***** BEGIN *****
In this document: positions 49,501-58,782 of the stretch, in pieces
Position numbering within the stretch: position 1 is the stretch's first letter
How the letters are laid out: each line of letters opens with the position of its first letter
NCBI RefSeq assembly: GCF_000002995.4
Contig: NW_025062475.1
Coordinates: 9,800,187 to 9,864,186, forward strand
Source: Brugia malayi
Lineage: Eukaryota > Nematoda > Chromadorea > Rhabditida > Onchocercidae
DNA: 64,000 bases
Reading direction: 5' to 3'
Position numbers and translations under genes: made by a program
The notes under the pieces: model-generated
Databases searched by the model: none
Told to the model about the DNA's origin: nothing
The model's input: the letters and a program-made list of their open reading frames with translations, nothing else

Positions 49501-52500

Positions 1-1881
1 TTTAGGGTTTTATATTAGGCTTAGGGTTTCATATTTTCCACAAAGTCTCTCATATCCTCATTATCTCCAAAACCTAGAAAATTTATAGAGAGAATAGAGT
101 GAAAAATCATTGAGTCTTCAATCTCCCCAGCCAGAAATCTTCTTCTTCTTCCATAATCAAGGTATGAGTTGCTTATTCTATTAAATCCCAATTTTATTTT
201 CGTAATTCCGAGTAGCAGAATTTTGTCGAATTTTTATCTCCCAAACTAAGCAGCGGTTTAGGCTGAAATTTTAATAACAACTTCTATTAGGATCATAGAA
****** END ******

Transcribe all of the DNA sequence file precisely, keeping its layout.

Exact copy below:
In this document: positions 49,501-58,782 of the stretch, in pieces
Position numbering within the stretch: position 1 is the stretch's first letter
How the letters are laid out: each line of letters opens with the position of its first letter
NCBI RefSeq assembly: GCF_000002995.4
Contig: NW_025062475.1
Coordinates: 9,800,187 to 9,864,186, forward strand
Source: Brugia malayi
Lineage: Eukaryota > Nematoda > Chromadorea > Rhabditida > Onchocercidae
DNA: 64,000 bases
Reading direction: 5' to 3'
Position numbers and translations under genes: made by a program
The notes under the pieces: model-generated
Databases searched by the model: none
Told to the model about the DNA's origin: nothing
The model's input: the letters and a program-made list of their open reading frames with translations, nothing else

Positions 49501-52500

Positions 1-1881
1 TTTAGGGTTTTATATTAGGCTTAGGGTTTCATATTTTCCACAAAGTCTCTCATATCCTCATTATCTCCAAAACCTAGAAAATTTATAGAGAGAATAGAGT
101 GAAAAATCATTGAGTCTTCAATCTCCCCAGCCAGAAATCTTCTTCTTCTTCCATAATCAAGGTATGAGTTGCTTATTCTATTAAATCCCAATTTTATTTT
201 CGTAATTCCGAGTAGCAGAATTTTGTCGAATTTTTATCTCCCAAACTAAGCAGCGGTTTAGGCTGAAATTTTAATAACAACTTCTATTAGGATCATAGAA